2018 was a year of tremendous growth in the electric vehicle market. We saw new electric cars released (and one of our favorites get cancelled), two manufacturers hit the 200,000-vehicle tax credit cap, and across the county we hit record sales numbers. A few highlights include:
- The Unites States hit 1,000,000 electric vehicles sold.
- December had the single highest electric cars sales of any other month, ever.
- Electric vehicle sales increased 81% from 2017.
It’s safe to say the electric vehicle market is officially on the rise. We ended the year with 361,307 electric cars sold across the country, making up 6% of all passenger car sales!
2 Manufacturers Hit Tax Credit Cap
Tesla and GM have both sold over 200,000 electric vehicles. A great start down the adoption curve for electric cars, but also a signal that customers won’t receive their full tax credit on these cars any more.
After a manufacturer has sold 200,000 electric vehicles, the consumer tax incentive is reduced for that manufacturer’s vehicles. The full tax credit, $7500, remains for the rest of the quarter in which they hit the cap, plus the next quarter. After that, the tax credit is halved for 6 months, then halved again for the next 6 months, before expiring entirely.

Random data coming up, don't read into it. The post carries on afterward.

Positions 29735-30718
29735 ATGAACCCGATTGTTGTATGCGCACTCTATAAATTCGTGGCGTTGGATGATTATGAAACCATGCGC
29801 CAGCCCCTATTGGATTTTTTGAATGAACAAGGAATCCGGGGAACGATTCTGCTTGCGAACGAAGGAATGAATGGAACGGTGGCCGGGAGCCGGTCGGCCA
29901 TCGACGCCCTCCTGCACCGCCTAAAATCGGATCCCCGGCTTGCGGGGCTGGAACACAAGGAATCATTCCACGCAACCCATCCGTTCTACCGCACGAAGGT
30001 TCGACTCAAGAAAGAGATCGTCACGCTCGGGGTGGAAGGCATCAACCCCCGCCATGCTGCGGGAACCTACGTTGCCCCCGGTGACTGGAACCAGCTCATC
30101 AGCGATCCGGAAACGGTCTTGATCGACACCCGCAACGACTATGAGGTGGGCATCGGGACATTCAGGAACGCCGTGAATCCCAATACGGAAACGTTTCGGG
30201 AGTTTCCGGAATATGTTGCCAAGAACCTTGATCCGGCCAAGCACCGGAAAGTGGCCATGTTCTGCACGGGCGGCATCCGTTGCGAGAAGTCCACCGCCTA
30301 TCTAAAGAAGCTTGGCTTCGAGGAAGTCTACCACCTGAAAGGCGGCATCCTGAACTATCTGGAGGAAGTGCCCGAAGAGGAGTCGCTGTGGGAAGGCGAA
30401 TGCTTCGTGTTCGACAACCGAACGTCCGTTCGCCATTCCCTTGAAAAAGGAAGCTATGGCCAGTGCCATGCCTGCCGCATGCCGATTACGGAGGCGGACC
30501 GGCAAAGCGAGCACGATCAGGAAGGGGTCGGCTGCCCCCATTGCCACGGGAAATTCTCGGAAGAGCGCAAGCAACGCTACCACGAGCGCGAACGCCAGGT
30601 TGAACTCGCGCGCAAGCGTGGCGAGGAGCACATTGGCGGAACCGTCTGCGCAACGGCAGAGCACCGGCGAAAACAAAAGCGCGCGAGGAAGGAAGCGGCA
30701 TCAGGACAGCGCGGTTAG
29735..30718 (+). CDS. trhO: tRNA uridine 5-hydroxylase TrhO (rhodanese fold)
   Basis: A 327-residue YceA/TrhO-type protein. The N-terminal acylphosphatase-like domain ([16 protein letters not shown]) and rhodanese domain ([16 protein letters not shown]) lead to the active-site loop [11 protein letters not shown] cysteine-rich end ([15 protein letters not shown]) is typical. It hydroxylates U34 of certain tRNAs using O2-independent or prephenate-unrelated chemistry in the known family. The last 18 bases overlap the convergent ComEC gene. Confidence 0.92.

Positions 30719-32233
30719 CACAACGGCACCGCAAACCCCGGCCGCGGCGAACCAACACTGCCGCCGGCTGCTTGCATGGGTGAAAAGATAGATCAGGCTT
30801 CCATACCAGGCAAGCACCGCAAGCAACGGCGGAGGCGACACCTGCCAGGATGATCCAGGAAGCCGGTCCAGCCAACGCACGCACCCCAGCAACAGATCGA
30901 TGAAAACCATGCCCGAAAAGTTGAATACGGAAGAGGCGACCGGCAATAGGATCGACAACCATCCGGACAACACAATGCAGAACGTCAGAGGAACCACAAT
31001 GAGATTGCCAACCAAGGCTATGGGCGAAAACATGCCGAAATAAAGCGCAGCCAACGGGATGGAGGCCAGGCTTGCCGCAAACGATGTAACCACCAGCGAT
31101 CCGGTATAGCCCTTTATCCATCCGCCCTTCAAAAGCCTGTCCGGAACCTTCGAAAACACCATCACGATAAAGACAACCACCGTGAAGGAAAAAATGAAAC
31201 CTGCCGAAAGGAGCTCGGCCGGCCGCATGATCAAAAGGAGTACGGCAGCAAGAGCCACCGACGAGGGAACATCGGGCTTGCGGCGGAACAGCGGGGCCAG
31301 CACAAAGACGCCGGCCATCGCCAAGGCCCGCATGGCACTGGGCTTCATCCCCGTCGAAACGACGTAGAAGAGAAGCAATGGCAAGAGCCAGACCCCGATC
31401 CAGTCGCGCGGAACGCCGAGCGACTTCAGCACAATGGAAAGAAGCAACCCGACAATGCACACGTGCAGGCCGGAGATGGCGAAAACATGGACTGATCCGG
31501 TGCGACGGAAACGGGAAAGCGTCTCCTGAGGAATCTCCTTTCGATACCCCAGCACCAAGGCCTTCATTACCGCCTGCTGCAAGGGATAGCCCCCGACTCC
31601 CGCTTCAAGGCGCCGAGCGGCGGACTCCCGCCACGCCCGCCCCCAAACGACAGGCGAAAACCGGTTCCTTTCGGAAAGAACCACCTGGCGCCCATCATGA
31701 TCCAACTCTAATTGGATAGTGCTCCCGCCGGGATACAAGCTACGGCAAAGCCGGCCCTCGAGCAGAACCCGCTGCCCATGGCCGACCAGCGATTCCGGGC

Tesla hit the 200,000-vehicle cap in July, 2018 so their tax credit went from the full $7,500 to $3750 on January 1. From July 1 to the end of the year it’s halved again, to $1,875. Tesla buyers won’t see any tax credit in 2020.
GM hit the 200,000 mark in December, 2019 due to their all-electric Chevy Bolt and popular, although discontinued, plug-in hybrid, the Chevy Volt. GM vehicles can receive the full credit until March 31st. From April 1 to September 30 buyers will get the halved credit of $3750, and then $1875 until March 31st 2020.
Tesla made for a record-setting December
In December, 49,900 electric vehicles were sold – 10% of passenger car sales that month! 50% of those sales were thanks to the Tesla Model 3. Tesla pushed hard for customers to order their car before the end of the year because of the tax credit deadline. They went so far as to keep stores open until midnight on New Year’s Eve to get as many customers into inventoried vehicles as possible.
What it means for 2019
2019 is an excellent year to go electric, especially if you have your eye on a Tesla or GM model and want to capitalize on the tax credits. Manufacturers have been pushing to extend the tax credits, though with limited success. Their reason being that it’s unfair to penalize the manufacturers that are first to market by reducing the consumer incentive to purchase their vehicles. And I agree – why punish the innovators? I’m expecting to see more activity around the subject in 2019.
There are also a number of new electric vehicles coming to market. Hopefully we’ll see more SUV and truck options hit the streets in the next few months. From Kia and Hyundai, to BMW and newcomers like Rivian and Faraday Future, it’s shaping up to be an exciting year for electric car debuts.
In the next blog, I’ll do roundup of new models that will be available in 2019.